Linux Administration for Nerds
Copyright 2018 Brian Davis - CC-BY-NC-SA
Clonezilla is a tool for cloning disks and partitions. Not only can you clone physical disks but you can also clone virtual disks. This gives us a powerful tool for moving systems from the virtual world to the physical and back again.
The process looks something like this:
- Create a virtual machine
- Install and configure operating system and applications
- Boot the virtual machine using a Clonezilla ISO
- Insert a USB stick a redirect it to the VM
- Clone the virtual disk to an image on the USB (alternatively you could clone the virtual disk to the USB directly and get a bootable USB out of the deal)
- Boot target machine with Clonezilla CD or USB
- Restore from image on USB stick
To create a Clonezilla bootable USB stick:
- Download Clonezilla .zip file from clonezilla.org
- Unzip directly to a recently formatted USB (see note below about partitions)
- Go to your USB drive, to utils/
and run the appropriate makeboot script
Note about partitions: Clonezilla will need a place to save the images it makes.
You could just use the root of the USB drive where you installed Clonezilla, or you could create a separate partition to mount as /home/partimag. This is useful because if you boot your virtual machine using the Clonezilla iso, you can have it mount the partition from the USB drive and have it save the image there.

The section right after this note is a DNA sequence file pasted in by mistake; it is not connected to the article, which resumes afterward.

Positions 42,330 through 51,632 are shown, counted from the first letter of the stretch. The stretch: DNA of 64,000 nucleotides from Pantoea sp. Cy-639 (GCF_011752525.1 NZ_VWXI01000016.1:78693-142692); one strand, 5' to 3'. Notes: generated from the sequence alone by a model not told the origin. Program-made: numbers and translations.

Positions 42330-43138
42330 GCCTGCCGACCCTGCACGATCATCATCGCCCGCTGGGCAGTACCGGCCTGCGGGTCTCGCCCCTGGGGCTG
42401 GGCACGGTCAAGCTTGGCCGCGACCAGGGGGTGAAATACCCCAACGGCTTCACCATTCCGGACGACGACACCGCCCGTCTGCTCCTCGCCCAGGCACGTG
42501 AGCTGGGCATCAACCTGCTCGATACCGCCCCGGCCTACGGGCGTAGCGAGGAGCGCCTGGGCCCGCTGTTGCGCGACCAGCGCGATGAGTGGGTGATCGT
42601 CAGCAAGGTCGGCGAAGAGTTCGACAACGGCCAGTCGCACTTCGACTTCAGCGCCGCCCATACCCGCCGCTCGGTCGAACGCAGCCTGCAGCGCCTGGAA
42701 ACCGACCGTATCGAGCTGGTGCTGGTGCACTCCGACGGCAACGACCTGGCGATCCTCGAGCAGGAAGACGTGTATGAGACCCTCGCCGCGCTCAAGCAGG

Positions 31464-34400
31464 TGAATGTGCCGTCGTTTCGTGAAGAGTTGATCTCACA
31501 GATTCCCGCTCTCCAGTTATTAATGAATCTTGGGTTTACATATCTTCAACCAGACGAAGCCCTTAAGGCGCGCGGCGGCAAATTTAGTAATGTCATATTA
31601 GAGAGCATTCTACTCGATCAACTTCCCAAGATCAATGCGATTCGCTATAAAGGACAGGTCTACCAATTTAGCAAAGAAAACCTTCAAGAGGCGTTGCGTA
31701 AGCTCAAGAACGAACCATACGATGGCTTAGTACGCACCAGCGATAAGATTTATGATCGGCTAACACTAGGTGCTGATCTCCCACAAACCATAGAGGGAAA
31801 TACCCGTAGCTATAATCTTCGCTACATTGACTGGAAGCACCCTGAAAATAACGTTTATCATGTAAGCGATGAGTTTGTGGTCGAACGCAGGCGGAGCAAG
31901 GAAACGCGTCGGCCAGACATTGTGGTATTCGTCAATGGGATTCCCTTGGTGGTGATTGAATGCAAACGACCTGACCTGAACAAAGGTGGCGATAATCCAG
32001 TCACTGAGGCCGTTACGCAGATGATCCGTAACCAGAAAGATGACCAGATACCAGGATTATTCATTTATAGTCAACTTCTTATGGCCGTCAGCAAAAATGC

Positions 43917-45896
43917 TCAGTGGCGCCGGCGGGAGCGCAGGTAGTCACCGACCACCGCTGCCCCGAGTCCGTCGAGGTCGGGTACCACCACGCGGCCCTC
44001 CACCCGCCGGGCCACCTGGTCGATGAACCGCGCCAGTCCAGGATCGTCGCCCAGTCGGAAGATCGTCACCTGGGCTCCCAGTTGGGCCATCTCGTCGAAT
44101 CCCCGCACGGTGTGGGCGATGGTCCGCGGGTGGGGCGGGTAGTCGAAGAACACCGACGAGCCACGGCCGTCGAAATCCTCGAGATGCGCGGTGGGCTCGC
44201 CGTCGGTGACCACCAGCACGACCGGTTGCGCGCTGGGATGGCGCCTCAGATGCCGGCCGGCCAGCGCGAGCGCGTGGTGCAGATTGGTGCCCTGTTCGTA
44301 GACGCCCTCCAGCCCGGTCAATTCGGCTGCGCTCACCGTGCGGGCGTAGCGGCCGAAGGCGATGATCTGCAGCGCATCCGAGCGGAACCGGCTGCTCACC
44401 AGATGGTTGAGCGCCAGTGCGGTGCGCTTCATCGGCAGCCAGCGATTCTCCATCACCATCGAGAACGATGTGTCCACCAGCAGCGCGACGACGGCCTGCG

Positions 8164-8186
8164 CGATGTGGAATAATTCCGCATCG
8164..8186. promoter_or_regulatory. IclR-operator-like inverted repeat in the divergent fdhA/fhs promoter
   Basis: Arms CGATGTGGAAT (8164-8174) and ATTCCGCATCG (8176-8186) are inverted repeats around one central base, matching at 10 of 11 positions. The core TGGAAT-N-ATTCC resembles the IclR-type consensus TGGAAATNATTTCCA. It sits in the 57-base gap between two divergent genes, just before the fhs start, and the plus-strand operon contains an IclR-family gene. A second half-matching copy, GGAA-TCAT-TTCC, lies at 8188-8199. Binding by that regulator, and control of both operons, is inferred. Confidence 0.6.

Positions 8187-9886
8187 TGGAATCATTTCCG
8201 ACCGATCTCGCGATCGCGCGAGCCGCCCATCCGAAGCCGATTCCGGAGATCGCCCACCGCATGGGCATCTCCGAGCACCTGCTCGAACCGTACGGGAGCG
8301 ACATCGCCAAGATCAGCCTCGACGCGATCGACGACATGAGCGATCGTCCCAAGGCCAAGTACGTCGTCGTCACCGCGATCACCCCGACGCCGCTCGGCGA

Installing from a live system
If you have a live Linux system running from a CD or USB drive you can install that system to the target machine. The basic steps are:
- Partition the target disk as you see fit
- Create your desired filesystem(s)
- Copy the live system to the target
- Mount the virtual filesystems
- Change root into the target drive
- Install grub
Below are the commands I used for a target system with a btrfs filesystem.
Notice the extra step of remounting with the subvolume as the root. In this case it was a flash disk so I chose to forgo swap).
mkfs.btrfs /dev/sda1 mount /dev/sda1 /mnt/sda btrfs subvolume create /mnt/sda/rootfs mkdir /mnt/sda/snapshots cp -rp /mnt/btrfs/rootfs /mnt/sda/rootfs umount /dev/sda; mount /dev/sda1 -o subvol=rootfs /mnt/sda for i in /dev /dev/pts /proc /sys /run; do mount -B $i /mnt/sda$i; done chroot /mnt/sda grub-install /dev/sda update-grub